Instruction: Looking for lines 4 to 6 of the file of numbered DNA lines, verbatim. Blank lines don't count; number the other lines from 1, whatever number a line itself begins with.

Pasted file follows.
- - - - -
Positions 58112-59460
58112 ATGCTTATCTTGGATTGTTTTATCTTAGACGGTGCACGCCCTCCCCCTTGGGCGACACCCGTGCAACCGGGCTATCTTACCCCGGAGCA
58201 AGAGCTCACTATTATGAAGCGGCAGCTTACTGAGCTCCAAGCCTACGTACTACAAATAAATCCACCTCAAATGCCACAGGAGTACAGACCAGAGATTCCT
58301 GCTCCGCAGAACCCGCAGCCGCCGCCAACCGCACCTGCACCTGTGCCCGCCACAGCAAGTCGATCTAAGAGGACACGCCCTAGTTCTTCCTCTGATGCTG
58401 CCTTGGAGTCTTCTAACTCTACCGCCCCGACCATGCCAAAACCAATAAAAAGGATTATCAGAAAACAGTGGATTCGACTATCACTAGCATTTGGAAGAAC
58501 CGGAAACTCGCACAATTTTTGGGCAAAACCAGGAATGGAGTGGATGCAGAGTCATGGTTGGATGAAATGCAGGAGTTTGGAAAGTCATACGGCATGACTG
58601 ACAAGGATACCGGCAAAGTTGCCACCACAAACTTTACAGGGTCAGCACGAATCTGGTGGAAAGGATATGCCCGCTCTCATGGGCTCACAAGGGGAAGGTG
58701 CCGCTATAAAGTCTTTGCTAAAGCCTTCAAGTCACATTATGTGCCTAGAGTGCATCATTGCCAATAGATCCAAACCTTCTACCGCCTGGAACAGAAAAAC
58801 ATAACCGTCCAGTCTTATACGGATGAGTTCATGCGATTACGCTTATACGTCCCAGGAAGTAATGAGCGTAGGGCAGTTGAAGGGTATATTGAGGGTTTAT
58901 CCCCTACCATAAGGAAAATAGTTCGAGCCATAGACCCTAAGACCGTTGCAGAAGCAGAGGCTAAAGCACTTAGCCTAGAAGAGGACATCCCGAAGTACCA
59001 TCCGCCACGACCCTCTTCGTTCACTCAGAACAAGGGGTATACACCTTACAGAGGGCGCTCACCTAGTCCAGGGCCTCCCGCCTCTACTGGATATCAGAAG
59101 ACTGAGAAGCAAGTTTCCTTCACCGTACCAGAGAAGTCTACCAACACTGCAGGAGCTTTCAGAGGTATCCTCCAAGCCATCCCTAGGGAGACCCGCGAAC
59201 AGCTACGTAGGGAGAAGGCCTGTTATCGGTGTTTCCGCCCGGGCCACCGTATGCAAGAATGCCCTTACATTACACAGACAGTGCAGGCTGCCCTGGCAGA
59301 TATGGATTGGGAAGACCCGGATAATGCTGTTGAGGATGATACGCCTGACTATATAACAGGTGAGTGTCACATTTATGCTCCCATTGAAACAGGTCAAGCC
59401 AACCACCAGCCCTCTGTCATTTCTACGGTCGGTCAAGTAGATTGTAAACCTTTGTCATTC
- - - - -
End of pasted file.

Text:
58301 GCTCCGCAGAACCCGCAGCCGCCGCCAACCGCACCTGCACCTGTGCCCGCCACAGCAAGTCGATCTAAGAGGACACGCCCTAGTTCTTCCTCTGATGCTG
58401 CCTTGGAGTCTTCTAACTCTACCGCCCCGACCATGCCAAAACCAATAAAAAGGATTATCAGAAAACAGTGGATTCGACTATCACTAGCATTTGGAAGAAC
58501 CGGAAACTCGCACAATTTTTGGGCAAAACCAGGAATGGAGTGGATGCAGAGTCATGGTTGGATGAAATGCAGGAGTTTGGAAAGTCATACGGCATGACTG